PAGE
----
Despite the breadth of the #MeToo Movement, Woody Allen continues to coast along, relatively unscathed. While the embattled director has faced rape accusations at the hand of his adopted daughter, Dylan Farrow, for years, he’s seen his career flourish, with little to no ramifications for his alleged misdeeds. Farrow shared her story countless times prior to Hollywood’s #MeToo reckoning, but even now—even as victims begin to gain the justice they’ve long deserved—stars across the industry insist upon casting doubt on her claims by defending Allen instead.

On Sunday, actor Alec Baldwin continued his prolonged defense of Allen by deeming her allegations “unfair and sad.” Baldwin also tweeted an unlikely literary reference, comparing Farrow to Mayella Ewell, the fictional character from the novel “To Kill a Mockingbird” who falsely accuses an African-American man of rape.

“[One] of the most effective things Dylan Farrow has in her arsenal is the ‘persistence of emotion,'” he tweeted. “Like Mayella in [“To Kill a Mockingbird”], her tears/exhortations [are] meant [to] shame [you into] belief in her story. But I need more than that before I destroy [someone], regardless of their fame. I need a lot more.”

“To say that @RealDylanFarrow is telling the truth is to say that @MosesFarrow [her brother] is lying. Which of Mia’s kids got the honesty gene and which did not?” he added alongside a Sunday New York Times piece about whether Allen would work in the business again. Moses Farrow insists his sister’s abuse allegations are false, while Allen maintains his innocence, instead accusing his ex-wife Mia Farrow of implanting the idea in Dylan’s mind.

Baldwin concluded his rant with, “If my defense of Woody Allen offends you, it’s real simple. Unfollow. Condemn. Move on.”

Dylan Farrow subsequently responded to Baldwin’s comments in a statement to The Hollywood Reporter: “It’s interesting that Mr. Baldwin chooses to dismiss the judgments of Justice Wilk and Prosecutor Frank Maco, who reviewed ALL of the evidence instead of just selected bits and pieces. However, considering that Mr. Baldwin confidently invoked Mayella Ewell to make his point while forgetting that it’s been hotly debated that she was, in fact, raped by her father, demonstrates that perhaps Baldwin is just not a stickler for details.”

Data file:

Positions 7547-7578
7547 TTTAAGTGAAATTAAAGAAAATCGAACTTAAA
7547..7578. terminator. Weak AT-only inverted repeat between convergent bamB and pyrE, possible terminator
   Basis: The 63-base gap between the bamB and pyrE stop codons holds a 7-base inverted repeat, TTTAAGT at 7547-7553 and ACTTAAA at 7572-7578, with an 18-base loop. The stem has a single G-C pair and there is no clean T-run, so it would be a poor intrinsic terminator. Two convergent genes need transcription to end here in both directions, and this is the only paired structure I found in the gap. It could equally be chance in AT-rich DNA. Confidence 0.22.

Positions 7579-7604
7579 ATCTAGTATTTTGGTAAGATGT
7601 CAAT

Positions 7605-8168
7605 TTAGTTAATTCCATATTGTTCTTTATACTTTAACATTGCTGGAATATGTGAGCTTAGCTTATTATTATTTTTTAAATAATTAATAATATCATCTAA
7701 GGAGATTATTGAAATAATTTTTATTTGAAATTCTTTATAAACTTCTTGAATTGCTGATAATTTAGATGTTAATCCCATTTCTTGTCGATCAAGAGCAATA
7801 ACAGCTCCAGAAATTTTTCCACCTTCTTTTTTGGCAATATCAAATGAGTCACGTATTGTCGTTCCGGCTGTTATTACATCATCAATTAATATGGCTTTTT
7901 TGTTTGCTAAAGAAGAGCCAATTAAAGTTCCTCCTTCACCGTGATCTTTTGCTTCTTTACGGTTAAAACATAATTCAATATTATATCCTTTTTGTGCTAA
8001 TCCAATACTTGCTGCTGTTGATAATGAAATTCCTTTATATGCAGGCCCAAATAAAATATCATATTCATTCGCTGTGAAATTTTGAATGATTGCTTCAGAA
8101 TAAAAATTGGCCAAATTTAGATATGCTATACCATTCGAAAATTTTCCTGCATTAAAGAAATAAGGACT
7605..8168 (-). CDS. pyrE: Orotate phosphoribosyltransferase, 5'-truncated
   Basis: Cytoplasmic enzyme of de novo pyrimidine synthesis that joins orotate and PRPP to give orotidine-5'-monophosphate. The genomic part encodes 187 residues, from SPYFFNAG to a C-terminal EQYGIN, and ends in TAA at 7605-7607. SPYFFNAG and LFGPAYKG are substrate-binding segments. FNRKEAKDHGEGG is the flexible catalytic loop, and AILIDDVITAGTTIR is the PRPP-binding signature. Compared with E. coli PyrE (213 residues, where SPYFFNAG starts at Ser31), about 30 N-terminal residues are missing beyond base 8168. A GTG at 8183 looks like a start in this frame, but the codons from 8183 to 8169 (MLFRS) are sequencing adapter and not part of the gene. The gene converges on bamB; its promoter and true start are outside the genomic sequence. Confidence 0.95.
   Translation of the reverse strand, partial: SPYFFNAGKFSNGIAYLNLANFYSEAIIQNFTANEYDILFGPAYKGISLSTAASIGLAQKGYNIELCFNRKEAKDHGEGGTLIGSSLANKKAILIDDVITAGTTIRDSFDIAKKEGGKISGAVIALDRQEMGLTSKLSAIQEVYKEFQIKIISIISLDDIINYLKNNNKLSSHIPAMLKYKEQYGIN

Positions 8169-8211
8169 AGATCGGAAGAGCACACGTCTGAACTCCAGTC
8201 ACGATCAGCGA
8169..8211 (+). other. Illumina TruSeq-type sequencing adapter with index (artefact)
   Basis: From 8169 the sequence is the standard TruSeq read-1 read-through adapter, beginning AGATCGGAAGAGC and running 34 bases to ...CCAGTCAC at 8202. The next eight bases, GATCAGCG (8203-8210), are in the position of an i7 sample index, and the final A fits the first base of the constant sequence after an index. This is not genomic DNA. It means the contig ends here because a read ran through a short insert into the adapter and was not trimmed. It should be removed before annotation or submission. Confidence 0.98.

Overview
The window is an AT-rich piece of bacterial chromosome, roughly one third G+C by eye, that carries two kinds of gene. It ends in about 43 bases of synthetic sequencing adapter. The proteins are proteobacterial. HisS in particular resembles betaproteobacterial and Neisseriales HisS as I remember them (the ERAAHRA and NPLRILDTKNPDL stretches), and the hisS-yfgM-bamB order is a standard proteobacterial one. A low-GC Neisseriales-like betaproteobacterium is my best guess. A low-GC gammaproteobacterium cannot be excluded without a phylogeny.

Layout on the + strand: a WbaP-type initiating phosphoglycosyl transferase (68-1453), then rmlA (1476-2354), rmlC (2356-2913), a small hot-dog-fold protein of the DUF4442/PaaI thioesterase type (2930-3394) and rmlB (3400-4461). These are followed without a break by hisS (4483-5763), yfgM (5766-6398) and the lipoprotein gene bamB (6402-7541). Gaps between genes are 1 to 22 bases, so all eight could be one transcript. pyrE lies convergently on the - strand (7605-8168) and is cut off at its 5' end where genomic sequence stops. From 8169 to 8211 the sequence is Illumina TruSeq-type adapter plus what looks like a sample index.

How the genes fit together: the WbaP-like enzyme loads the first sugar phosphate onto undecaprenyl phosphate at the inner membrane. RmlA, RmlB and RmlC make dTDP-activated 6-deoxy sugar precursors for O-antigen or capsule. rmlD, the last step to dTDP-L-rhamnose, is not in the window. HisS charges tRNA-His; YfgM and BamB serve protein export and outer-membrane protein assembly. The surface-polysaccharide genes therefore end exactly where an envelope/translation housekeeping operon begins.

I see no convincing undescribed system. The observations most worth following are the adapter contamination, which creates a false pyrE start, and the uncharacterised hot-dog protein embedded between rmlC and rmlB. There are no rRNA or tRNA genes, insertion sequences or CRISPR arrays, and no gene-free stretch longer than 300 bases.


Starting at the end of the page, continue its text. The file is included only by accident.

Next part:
Baldwin inexplicably ramped up his unsolicited defense earlier in the week when he tweeted: “Woody Allen was investigated forensically by two states (NY and CT) and no charges were filed. The renunciation of him and his work, no doubt, has some purpose. But it’s unfair and sad to me. I worked with [Woody Allen] 3 times and it was one of the privileges of my career.” He added, “Is it possible to support survivors of pedophilia and sexual assault/abuse and also believe that [Woody Allen] is innocent? I think so. The intention is not to dismiss or ignore such complaints. But accusing [people] of such crimes should be treated carefully. On behalf of the victims, as well.”

Yet, while Baldwin tries to soften the blow by emphasizing that all accusations deserve to be investigated, his defense discounts Farrow’s allegations to prioritize Allen’s worth as an artist. While Farrow has been striving to have her story heard over the years, her voice has repeatedly fallen on deaf ears. Allen’s marriage to another one of his adopted children would normally set off red flags, providing an element of validity to Farrow’s claims. But, unlike many other famous faces, Allen receives the benefit of the doubt because it’s easier for those who’ve worked with him to tout his value as a director and a storyteller than to admit he might be a pedophile and a rapist.